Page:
Body and Blood of Christ

from oral tradition to the

written word

Jesus was a Galilean Jew of the 1st century. Born around 6-7 B.C., his ministry of preaching and healing began about the year 28 and continued for a little over two years. He proclaimed his message, criticized religious leaders and chose disciples who accompanied him in his ministry. They were witnesses of what he did and said and their memories of his deeds and words form the core of an oral teaching about Jesus. After his death and resurrection in the year 30 the disciples' post-resurrection faith saw deeper significance in all that he had done and said during his lifetime.

Jesus spoke Aramaic but by the year 35 the Goodnews was preached in Greek to Jews and Gentiles. His message had already been adapted to the vocabulary of another language.

In the last third of the century written collections of Jesus sayings and miracles began to appear. The Pauline writings are the oldest writings in the New Testament (50-58). The heart of Paul's Gospel-Goodnews is the suffering, death and resurrection of Jesus leading to salvation.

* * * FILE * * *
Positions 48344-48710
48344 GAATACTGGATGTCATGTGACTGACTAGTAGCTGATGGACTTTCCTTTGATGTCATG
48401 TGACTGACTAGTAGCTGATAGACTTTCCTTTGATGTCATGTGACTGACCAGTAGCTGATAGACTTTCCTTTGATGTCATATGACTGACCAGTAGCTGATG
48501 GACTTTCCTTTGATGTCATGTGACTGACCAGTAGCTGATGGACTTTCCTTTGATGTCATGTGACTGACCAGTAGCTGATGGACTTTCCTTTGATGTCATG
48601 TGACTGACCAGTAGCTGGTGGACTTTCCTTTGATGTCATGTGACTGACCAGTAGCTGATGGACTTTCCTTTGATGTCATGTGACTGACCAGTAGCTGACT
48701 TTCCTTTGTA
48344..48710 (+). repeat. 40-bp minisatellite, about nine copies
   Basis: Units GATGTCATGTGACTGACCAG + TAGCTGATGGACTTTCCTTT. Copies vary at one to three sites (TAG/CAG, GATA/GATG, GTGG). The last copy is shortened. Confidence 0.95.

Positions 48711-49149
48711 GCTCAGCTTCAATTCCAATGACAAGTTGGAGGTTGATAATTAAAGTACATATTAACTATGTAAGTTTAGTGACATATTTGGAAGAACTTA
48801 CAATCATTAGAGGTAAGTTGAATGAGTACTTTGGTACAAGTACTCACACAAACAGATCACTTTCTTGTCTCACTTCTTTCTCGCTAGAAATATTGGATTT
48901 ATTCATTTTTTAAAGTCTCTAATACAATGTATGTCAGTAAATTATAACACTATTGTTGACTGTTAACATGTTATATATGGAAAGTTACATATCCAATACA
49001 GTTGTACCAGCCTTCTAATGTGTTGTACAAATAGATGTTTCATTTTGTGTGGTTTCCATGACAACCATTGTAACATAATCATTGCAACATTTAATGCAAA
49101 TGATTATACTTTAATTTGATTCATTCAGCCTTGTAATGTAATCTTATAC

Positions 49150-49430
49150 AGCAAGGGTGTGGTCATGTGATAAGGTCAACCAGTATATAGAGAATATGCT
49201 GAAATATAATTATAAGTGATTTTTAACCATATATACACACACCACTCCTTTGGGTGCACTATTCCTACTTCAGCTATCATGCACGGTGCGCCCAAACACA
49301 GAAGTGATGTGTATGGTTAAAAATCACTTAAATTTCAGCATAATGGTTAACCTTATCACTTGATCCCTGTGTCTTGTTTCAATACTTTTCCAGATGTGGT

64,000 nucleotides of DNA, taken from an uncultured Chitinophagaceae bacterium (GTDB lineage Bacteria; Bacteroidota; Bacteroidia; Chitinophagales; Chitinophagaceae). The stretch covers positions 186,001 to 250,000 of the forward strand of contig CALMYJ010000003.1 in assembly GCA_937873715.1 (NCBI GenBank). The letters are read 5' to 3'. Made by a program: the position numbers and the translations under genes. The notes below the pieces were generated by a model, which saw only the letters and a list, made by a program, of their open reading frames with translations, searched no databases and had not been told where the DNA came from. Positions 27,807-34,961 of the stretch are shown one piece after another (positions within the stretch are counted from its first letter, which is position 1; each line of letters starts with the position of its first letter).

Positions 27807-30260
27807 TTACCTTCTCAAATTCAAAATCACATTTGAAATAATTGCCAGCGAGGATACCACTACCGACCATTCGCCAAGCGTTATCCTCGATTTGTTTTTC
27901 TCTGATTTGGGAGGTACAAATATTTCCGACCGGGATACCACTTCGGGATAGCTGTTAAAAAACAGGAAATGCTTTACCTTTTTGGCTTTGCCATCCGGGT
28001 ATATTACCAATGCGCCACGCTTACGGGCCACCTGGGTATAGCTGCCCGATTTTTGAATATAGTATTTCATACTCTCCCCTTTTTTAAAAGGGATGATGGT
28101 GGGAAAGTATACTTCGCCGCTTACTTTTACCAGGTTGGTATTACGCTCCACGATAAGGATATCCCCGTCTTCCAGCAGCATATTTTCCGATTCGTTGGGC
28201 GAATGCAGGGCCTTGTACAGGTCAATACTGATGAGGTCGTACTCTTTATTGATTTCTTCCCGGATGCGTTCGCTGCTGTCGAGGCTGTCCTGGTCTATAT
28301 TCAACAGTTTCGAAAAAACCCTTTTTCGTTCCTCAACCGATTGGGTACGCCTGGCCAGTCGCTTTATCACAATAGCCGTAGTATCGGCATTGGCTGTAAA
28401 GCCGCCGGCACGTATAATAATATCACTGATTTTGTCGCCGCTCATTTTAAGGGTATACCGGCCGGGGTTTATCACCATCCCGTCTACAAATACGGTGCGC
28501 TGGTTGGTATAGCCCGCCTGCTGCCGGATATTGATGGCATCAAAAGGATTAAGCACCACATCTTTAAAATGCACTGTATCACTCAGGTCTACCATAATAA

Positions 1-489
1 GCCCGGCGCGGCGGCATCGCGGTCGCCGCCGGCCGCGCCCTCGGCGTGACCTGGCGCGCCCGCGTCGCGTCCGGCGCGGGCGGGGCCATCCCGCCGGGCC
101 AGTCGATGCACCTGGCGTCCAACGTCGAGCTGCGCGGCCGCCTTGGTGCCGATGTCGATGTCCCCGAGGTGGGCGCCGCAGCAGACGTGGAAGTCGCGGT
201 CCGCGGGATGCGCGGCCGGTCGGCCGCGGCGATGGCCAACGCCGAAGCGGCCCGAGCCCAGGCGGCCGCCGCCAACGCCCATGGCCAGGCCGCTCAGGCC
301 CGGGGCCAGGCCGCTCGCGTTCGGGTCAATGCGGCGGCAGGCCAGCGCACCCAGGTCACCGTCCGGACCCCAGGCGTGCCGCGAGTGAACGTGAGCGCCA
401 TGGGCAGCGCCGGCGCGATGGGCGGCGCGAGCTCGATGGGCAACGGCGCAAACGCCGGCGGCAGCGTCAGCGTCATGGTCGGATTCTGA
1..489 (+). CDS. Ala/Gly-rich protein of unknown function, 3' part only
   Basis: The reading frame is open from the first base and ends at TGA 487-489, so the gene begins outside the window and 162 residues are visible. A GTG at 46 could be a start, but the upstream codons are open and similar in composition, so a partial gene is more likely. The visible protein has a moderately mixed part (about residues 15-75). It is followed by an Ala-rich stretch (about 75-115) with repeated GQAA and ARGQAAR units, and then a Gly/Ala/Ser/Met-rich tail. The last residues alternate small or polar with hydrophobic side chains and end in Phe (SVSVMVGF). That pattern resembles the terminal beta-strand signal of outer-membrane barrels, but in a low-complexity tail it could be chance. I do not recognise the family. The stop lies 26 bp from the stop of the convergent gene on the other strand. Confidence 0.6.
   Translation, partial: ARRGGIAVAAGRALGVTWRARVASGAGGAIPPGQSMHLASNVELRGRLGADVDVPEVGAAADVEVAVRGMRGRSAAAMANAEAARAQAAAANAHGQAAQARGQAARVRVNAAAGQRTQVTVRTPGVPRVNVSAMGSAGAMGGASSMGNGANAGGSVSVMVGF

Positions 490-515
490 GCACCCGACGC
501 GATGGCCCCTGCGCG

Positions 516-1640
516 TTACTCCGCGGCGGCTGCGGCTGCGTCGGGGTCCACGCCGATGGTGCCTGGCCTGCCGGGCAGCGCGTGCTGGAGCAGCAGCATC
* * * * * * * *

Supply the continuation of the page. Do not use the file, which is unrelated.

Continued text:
Christian communities felt the need for more. The four Gospels: Mark (c68-73), Matthew (c80-90), Luke (c85) John (c80-100) insist that the Goodnews begins with the life of Jesus, what he did and what he said. All four agree that at the baptism of Jesus there was a revelation that Jesus was God's Son, the Messiah.

Mark confines his story to the ministry of Jesus. Matthew and Luke push the story back to his birth. He was the Son of God from his conception. John does not mention the birth. For him the story of Jesus begins with the creation of the world. He moves it to the beginning of creation.

No single Gospel gives us a full picture of Jesus, we need them all.



Quill Pen


This is the Story of Jesus drawn from the four Evangelists

From Small Beginnings


Exploring Together

Unfolding the Story of jesus

Gospel passages accompanied by a number of brief commentaries

Story of Jesus